Norris Nicholson, Heather (2000) Defining People Differently: Claiming Space for Aboriginal Diversities in Contemporary Canada. London Journal of Canadian Studies, 16. pp. 1-11. ISSN 0267-2200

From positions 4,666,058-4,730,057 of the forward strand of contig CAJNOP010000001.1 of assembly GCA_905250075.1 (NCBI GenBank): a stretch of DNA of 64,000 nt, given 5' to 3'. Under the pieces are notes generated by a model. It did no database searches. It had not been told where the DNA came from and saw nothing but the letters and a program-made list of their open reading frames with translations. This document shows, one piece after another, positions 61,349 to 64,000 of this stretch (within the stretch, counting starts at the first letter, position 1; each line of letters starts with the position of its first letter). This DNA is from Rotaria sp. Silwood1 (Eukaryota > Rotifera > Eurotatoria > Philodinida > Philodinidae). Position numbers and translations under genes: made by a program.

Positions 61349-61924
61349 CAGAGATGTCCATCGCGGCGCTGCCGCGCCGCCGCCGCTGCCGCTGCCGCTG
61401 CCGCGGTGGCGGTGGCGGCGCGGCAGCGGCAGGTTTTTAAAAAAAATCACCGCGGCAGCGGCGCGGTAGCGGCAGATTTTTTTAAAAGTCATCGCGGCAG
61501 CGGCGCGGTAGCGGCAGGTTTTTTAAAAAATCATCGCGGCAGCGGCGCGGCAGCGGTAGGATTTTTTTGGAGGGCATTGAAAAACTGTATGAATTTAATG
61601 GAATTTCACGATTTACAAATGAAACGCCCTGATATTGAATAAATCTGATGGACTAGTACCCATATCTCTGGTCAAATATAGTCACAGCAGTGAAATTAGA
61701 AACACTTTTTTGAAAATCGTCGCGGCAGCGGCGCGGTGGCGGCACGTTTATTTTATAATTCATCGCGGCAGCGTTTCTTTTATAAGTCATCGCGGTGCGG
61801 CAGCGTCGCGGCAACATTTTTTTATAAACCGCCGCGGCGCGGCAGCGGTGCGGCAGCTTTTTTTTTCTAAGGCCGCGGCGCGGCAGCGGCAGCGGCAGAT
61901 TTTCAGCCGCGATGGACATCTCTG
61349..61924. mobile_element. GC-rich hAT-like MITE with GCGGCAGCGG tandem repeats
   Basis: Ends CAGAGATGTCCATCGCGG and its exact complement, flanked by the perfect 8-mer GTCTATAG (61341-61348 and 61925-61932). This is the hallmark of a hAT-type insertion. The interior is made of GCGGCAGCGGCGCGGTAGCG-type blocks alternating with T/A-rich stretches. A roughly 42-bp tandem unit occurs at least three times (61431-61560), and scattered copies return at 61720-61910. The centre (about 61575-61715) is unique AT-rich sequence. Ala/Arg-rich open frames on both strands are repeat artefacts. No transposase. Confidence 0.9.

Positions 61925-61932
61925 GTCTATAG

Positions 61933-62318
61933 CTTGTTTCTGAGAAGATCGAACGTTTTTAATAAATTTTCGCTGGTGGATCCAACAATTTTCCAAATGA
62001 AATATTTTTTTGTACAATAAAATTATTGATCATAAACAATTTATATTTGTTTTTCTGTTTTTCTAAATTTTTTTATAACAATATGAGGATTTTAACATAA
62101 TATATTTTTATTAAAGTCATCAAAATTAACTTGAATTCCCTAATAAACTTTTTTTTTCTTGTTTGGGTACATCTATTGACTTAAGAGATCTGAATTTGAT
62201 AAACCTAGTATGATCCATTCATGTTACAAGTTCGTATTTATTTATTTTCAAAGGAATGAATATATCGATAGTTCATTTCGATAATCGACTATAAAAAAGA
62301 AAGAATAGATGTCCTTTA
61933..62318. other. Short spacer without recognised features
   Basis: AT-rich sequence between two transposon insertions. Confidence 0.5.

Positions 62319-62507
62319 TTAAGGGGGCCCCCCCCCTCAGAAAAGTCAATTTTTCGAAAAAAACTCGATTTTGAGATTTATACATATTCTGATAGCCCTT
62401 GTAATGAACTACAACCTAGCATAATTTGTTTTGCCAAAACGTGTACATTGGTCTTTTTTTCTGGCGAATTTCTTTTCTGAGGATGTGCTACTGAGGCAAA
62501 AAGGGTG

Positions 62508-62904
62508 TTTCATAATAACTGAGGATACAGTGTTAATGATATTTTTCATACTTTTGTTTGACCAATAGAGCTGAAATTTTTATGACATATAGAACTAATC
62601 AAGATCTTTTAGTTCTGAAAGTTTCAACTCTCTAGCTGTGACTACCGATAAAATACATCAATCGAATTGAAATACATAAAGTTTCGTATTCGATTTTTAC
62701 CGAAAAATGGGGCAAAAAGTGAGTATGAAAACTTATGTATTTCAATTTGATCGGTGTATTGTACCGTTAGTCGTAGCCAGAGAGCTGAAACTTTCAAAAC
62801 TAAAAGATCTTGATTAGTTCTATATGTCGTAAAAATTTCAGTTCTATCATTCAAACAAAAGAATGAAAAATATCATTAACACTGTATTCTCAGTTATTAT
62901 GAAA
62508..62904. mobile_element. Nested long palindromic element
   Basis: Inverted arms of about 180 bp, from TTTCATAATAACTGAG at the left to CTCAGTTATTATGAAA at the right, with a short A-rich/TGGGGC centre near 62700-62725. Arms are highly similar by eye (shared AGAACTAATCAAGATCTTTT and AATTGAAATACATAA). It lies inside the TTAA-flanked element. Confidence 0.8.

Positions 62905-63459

This essay discusses some of the discursive practices associated with aspects of political, socio-economic and cultural relations between Canada’s First Nations and the larger society over the past decade. Attention is drawn to discourses of reconciliation and healing, life-skills and survival economics and cultural revival prevalent during the 1990s, both in and away from the Royal Commission on Aboriginal Peoples. Section Two identifies the key themes that run through this multi-disciplinary collection of writings by Aboriginal and also non-Aboriginal writers based in and outside Canada. Recurring links between aspects of changing policies, languages and identities are identified. Drawing upon perspectives from linguistics, law, sociology and popular culture, Section Two highlights elements of continuity and change within contemporary Aboriginal experience, namely the emergence of Aboriginal rock music, demographic shift and urbanising lifestyles, language practice and policy, culturally appropriate curriculum design and the use of official terminology used in relation to Canada’s indigenous peoples.

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